posted on November 26, 2019
In mid-October, following a World Trade Organization ruling against the EU for illegally subsidizing Airbus, the Office of the United States Trade Representative imposed a 25% tariff on all French, German, and Spanish non-sparkling wines of 14% alcohol or less. Fortunately, at Moore Brothers there were no immediate price increases, as our warehouse was already packed full in anticipation of the busy holiday season (thank you all for making it so festive).
Even so, the 25% tariff was bad news; but it would get much worse. On December 12, the USTR upped the ante, proposing a 100% tax on all European wines, expected to take effect in mid-February. So on December 13, we began calling all of our European suppliers to ask an urgent, if crazy, question: how much wine could you prepare for us in the next three weeks?
Within 72 hours, we issued more than 60 huge purchase orders for more than 35,000 cases of wine that will be packed into 33 temperature-controlled shipping containers; all scheduled to arrive by February 1.
We have long-term, deeply personal relationships with our suppliers. And for many of them, Moore Brothers is their most important distribution relationship (thanks to you, our customers). We are a community. Which is why we are doing everything we can to continue that support (for them), and to keep prices stable (for you).
And we couldn’t be more grateful for the incredible effort made by more than 50 winegrowing families. Here’s a small taste of the herculean work they did to protect our business from potential calamity in 2020.
Jochen Ratzenberger and his family hand-packed over 6000 bottles in less than two weeks, all of which will hit the port in New Jersey in the last week of January.
Gianluca Grasso not only prepared our entire allocation of single vineyard 2016 Barolos, but convinced the Consorzio, because of the extraordinary circumstances, to allow him to ship the wines four months before the legal release date.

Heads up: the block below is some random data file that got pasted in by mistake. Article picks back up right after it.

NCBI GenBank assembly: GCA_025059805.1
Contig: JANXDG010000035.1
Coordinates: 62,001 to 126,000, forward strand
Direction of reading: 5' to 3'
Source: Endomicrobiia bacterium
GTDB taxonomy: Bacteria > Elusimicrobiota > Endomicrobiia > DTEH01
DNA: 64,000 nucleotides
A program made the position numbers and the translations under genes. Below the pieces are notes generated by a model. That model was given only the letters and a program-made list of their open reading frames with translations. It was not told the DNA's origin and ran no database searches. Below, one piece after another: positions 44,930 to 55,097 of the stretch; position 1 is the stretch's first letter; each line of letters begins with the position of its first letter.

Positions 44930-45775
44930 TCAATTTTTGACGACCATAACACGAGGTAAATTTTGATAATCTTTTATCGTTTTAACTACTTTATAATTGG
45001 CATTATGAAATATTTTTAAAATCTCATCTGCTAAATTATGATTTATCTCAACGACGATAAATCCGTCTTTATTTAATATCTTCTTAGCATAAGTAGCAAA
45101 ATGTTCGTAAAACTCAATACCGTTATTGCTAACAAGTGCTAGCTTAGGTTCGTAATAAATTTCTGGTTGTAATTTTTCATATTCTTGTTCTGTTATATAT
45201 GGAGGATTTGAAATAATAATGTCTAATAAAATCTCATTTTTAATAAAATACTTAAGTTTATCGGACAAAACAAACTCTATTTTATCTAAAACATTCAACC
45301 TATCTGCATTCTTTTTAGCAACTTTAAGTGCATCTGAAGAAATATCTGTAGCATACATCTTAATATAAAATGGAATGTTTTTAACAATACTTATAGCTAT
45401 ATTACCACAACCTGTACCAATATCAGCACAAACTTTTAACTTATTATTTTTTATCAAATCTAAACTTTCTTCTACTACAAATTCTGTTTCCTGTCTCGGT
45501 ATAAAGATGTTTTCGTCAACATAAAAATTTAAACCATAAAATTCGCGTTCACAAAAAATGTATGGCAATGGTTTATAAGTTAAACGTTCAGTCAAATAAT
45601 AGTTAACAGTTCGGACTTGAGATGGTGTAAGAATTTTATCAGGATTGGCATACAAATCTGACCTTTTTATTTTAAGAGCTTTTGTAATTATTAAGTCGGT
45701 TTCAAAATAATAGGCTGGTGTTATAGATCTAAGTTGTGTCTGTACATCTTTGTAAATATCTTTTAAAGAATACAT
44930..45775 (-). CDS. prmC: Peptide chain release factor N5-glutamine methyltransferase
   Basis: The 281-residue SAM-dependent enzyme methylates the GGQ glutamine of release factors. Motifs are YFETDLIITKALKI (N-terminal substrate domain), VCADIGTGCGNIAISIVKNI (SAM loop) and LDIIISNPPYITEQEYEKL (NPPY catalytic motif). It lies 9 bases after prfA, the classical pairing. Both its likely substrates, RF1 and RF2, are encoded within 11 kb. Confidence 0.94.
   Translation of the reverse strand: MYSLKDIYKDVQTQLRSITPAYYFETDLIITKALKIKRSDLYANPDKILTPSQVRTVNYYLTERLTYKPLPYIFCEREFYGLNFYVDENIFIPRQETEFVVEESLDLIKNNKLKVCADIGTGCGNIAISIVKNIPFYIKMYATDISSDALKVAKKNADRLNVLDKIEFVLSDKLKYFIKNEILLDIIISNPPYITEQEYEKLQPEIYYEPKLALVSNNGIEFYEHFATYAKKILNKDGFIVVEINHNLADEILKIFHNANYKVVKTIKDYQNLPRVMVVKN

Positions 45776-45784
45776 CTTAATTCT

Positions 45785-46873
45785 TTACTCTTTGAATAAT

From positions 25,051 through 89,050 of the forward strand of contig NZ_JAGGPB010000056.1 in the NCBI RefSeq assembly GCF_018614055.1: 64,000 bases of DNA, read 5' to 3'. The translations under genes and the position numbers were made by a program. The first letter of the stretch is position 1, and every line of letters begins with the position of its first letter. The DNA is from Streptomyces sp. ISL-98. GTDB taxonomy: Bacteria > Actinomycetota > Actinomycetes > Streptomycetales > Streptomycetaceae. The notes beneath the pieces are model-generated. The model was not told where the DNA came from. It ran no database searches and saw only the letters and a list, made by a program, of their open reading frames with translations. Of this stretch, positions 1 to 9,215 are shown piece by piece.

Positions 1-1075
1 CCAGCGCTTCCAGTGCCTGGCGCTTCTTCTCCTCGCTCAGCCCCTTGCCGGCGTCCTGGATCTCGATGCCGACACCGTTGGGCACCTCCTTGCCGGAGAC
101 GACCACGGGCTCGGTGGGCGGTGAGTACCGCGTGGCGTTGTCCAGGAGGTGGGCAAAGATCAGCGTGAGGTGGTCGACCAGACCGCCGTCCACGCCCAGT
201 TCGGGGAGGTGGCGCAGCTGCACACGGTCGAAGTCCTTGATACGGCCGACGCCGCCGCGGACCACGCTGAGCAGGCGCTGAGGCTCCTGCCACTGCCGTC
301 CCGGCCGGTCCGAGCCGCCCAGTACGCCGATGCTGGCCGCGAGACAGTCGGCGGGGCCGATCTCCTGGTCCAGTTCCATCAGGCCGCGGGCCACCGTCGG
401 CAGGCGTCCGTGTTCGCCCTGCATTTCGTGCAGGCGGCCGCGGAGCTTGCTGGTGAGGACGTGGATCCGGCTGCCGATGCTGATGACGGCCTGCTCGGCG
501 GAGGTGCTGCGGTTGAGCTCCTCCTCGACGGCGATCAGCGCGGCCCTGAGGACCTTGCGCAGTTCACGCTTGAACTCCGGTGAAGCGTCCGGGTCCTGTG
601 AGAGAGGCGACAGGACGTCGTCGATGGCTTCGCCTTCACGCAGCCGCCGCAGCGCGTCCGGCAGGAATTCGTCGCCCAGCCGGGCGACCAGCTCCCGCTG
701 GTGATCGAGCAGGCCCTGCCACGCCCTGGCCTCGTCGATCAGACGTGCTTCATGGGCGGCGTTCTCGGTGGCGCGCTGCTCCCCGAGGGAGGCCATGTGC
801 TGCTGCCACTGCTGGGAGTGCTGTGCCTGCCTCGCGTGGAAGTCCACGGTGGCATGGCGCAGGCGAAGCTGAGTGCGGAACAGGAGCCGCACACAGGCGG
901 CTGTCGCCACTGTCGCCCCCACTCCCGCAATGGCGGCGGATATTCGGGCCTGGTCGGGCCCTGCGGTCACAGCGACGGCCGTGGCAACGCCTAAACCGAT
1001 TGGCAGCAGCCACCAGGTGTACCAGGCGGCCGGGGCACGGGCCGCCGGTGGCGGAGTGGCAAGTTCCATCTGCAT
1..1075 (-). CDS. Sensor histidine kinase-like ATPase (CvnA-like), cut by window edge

As soon as we called, Dominique and Dany Roger began bottling and packing the first 1200 cases of their 2019 Domaine du Carrou Sancerre (by all reports, a historic vintage). The container will arrive on February 1.
Roberto Ferraris and his son Marco have packed an entire shipping container’s worth of their beautiful Barbera d’Asti for us (including 300 cases of their single-vineyard Nobbio). The wine will hit port on January 26.
The biggest volume will come from Marjorie and Stéphane Gallet, who have prepared more than 4000 cases (!) of their Roc des Anges and Effet Papillon wines, to be picked up on Wednesday, January 8. The first container is scheduled to be loaded at 7AM, the second at 8AM, the third at 9AM, and the fourth at 2PM.
Most incredibly, our old friend, Michel Ampeau, who has been hampered by serious health problems for the last five years, called to tell us that our pending purchase order would be ready for pickup on January 20 — every one of his priceless, perfectly stored 20-30 year old Burgundies will be flown (!!) to New York on January 27.
What does all of this mean for you? Beginning in February, very modest (5-15%) price increases on some French and German wines still subject to the existing 25% tariff imposed in October (Italian wines are not affected), but there will be no dramatic price increases at Moore Brothers due to the threatened 100% tax.
We look forward to seeing you in the store, and if you have the time, to telling you more about what’s been going on behind the scenes at Moore Brothers since our December 13 call to action. As we look ahead in 2020, we remain hopeful, and thank you sincerely for your continued support of small-farm winegrowers like Jochen, Gianluca, Dominique, Roberto, Dominique, Marjorie, Stéphane, Michel, and so many more who have made this incredible coordinated effort possible.
Posted under Learn from Greg